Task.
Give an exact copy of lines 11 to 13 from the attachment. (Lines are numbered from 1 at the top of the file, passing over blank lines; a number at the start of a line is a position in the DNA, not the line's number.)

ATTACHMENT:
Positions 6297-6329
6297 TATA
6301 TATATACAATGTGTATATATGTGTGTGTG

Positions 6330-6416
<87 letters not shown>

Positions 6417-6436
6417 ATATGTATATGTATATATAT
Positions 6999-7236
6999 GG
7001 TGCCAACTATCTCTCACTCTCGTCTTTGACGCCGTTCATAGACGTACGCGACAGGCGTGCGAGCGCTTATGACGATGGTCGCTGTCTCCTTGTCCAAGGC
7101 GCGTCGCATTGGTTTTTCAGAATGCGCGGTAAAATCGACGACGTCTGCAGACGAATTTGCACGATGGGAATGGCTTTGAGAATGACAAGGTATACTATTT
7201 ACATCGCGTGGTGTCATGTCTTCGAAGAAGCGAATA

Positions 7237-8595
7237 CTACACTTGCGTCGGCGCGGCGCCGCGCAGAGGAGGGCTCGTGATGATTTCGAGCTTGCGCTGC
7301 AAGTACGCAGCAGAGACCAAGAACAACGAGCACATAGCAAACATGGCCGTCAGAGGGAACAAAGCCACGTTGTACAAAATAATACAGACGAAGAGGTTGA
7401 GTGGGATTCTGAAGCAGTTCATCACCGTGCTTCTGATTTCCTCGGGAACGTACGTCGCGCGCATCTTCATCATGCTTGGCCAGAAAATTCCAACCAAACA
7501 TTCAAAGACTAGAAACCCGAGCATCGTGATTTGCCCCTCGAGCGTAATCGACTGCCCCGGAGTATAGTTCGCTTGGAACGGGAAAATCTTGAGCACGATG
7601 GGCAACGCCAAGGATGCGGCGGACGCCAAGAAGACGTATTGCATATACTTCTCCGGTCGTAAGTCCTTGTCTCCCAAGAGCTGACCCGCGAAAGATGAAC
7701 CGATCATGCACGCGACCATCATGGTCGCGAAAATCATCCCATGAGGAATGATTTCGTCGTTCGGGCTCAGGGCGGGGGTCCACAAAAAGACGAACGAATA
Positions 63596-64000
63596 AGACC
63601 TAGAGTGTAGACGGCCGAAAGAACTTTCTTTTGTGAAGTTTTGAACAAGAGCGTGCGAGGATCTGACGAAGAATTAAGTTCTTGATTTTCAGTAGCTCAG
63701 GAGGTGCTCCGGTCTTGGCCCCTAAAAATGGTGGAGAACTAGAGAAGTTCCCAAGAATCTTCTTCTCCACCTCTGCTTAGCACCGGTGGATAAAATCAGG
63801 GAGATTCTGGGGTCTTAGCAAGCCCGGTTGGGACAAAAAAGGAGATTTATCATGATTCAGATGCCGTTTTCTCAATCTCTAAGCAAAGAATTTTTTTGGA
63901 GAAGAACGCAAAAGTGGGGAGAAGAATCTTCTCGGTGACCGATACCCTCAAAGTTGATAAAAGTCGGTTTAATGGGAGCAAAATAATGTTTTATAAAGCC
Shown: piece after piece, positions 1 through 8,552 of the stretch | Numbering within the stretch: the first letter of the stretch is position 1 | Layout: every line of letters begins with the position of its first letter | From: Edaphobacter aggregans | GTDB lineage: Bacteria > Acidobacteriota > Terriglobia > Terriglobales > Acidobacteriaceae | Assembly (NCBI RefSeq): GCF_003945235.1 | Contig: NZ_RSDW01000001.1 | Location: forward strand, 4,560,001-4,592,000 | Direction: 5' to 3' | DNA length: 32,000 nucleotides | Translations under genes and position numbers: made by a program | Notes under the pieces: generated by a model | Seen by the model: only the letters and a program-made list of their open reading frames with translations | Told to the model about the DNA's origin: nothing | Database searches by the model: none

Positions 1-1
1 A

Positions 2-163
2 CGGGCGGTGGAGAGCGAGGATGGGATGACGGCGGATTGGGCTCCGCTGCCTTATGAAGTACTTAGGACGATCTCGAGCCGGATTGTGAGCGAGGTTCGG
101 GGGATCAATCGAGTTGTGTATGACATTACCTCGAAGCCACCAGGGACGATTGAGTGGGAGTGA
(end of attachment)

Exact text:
7101 GCGTCGCATTGGTTTTTCAGAATGCGCGGTAAAATCGACGACGTCTGCAGACGAATTTGCACGATGGGAATGGCTTTGAGAATGACAAGGTATACTATTT
7201 ACATCGCGTGGTGTCATGTCTTCGAAGAAGCGAATA

Positions 7237-8595